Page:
Sunday, November 25, 2012

Creating pointers to functions in C

If you have used a programming language that has first-class functions, that is, supports assigning functions to variables and passing them to other functions, like Python or JavaScript, you may wonder why such flexibility does not exist in C.

It is actually possible, and easy, to implement this in C. In this post, we shall go through
the process of creating pointers to functions.

The first thing to do is to note the function signature, i.e. the function's arguments and return type, who's pointer we want to create. In this example, we want to create a pointer to a function that accepts two integers and returns an integer.

int fptr(int x, int y);

The construct begins like a declaration of the actual function. The next step is to wrap the function name with a pointer syntax.

int (*fptr)(int x, int y);

At this point, fptr can act like a pointer to a function, and will accept a function assigned to it. We probably want to create a type so that we can create several pointers to functions. We therefore prepend typedef to the declaration.

typedef int (*fptr)(int x, int y);

fptr will now act like a type for pointers to functions that accept two integers and return an integer. Declaring a pointer to such a function is now a straight forward affair.

fptr f1, f2;

The following program listing demonstrates how pointers to two different functions with the same  function signature can be created, and how they are invoked within a program.

#include <stdio.h>

typedef int (*fptr)(int a, int b); /*pointer type to a function*/

int add(int x, int y)
  return x + y;

int sub(int x, int y)
  return x - y;

int main()
  fptr op1, op2; /*create two pointers and assign functions to them*/
  op1 = add;  
  op2 = sub;

  /*invoke the functions*/
  printf("op1 on %d and %d returns %d\n", 6, 5, op1(6, 5)); 
  printf("op2 on %d and %d returns %d\n", 6, 5, op2(6, 5));
  return 0;

Stack vs Heap in Memory Management

There are two types of memory available to a program running in a computer, the stack memory and heap memory. The operating system allocates a fixed amount of stack memory to a running program, and the heap is extra memory that may be utilized by the program if required. This is especially important to know when using a low-level language like C.

The stack is a Last In First Out (LIFO) data structure. Items can only be inserted and removed from one end. The insert action is a push, and the remove action is a pop. To access an item, all other items on top of it have to be popped from the stack.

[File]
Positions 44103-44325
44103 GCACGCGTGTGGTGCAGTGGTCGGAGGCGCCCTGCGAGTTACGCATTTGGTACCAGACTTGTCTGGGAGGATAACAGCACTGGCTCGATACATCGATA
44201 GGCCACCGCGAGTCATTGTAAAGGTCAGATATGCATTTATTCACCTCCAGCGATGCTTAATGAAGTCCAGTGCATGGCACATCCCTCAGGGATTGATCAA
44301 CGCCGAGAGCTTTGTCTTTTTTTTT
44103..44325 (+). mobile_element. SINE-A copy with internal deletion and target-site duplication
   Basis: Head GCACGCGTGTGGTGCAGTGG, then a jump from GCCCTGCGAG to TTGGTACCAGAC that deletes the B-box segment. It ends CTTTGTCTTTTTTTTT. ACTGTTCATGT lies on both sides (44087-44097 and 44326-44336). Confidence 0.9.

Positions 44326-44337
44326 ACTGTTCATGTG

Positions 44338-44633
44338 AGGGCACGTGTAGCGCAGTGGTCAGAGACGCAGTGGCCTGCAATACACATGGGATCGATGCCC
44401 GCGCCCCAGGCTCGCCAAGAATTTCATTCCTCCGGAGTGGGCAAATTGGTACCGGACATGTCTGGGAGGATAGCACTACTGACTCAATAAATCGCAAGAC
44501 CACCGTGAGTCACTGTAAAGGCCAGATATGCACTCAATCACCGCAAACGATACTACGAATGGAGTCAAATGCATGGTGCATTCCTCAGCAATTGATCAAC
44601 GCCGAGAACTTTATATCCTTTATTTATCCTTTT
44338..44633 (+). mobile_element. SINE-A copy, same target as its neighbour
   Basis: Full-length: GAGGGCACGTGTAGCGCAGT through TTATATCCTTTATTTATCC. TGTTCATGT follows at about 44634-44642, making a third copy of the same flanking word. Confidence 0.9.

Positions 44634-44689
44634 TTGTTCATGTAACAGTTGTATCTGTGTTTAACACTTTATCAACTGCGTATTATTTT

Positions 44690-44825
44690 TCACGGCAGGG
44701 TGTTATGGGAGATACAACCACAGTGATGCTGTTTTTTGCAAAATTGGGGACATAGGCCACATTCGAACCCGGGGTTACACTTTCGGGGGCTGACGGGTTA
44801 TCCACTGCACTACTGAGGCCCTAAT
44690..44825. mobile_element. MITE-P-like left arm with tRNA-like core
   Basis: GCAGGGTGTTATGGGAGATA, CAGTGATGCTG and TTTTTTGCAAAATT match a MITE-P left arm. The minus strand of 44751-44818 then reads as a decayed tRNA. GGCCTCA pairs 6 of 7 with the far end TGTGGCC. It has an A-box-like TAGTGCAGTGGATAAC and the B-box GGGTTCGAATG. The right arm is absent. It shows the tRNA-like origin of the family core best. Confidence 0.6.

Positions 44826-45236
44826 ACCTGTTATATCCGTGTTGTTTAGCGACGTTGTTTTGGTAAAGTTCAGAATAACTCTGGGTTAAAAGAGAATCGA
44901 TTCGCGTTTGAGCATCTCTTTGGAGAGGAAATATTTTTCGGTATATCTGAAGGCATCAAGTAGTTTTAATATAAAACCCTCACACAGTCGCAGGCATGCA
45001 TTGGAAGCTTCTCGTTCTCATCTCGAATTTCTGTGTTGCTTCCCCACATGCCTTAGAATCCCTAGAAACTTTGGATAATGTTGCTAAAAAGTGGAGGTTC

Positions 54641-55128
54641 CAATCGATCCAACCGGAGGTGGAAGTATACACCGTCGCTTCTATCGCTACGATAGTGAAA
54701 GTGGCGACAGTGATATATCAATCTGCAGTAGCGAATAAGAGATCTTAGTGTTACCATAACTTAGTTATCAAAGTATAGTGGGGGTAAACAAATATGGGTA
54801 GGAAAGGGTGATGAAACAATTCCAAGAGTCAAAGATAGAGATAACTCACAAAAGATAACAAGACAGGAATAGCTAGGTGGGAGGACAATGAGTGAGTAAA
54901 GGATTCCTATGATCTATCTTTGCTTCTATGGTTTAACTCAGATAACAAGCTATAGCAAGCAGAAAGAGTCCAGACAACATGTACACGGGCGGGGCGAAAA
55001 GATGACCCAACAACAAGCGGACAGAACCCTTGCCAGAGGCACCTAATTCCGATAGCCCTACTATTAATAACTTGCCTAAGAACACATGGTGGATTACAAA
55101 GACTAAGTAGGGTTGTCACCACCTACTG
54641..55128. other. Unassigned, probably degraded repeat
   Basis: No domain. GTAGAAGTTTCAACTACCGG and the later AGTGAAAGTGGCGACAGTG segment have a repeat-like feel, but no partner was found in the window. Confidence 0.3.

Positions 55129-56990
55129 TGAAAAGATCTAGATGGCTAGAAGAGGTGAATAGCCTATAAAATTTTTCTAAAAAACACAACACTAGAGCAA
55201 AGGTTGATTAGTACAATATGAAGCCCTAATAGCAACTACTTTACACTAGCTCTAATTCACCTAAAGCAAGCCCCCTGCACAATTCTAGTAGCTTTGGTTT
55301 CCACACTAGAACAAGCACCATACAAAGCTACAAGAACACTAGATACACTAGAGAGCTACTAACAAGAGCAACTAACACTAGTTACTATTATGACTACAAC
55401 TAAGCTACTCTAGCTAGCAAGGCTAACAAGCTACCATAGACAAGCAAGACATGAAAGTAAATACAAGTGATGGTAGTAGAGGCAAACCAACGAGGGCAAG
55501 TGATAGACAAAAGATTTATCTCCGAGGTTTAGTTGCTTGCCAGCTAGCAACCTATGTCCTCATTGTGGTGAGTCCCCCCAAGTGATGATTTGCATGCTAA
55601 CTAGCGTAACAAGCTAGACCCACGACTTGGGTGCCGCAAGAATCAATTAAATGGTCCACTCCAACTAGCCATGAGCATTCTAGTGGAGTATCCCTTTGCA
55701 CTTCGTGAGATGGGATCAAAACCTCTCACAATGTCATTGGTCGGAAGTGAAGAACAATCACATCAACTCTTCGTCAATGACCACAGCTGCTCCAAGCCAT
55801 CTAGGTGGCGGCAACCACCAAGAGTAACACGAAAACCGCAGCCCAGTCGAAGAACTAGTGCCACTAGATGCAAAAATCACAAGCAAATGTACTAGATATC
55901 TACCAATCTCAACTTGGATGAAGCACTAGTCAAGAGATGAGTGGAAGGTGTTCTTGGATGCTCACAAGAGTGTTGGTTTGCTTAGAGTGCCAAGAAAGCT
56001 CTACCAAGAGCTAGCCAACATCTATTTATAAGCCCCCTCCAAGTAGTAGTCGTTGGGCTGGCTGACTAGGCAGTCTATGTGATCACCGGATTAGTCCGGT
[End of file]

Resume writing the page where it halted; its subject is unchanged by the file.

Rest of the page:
To examine this, let's consider the following C program.

#include <stdio.h>

int add(int a, int b)
  return a+b;

int main()
  int x = 1;
  int y = 2;
  int sum = add(x, y);
  printf("The sum of %d and %d is %d\n", x, y, sum);
  return 0;

The program above calls a function add to find the sum of two integers. The variables in the main function, that is x and y, are pushed onto the stack. When the add function is called, the address of the instruction after the function call is pushed onto the stack, and the execution jumps to the first instruction in add. Variables local to the add function, a and b are also pushed onto the stack.

When the function exits, all variables local to it are popped from the stack, and are replaced by its return value, which is then assigned to the variable sum. The execution is able to continue from where it left off in the main function, since the address of the instruction to execute which had been pushed onto the stack earlier is popped off and execution continues from this address. Here, we've only discussed a high level description of what happens, actual mechanics involved will be illustrated in a later post.

Since the stack size allocated to the program is of a fixed size, there is a limit to the size of variables, and the number of nested function calls that can occur in a program. When the stack becomes full, a condition known as stack overflow occurs and the program crashes. This may happen if one allocates a very large array, or implements a function that recursively calls itself too many times (deep recursion). The case for  deep recursion is illustrated by the following C program.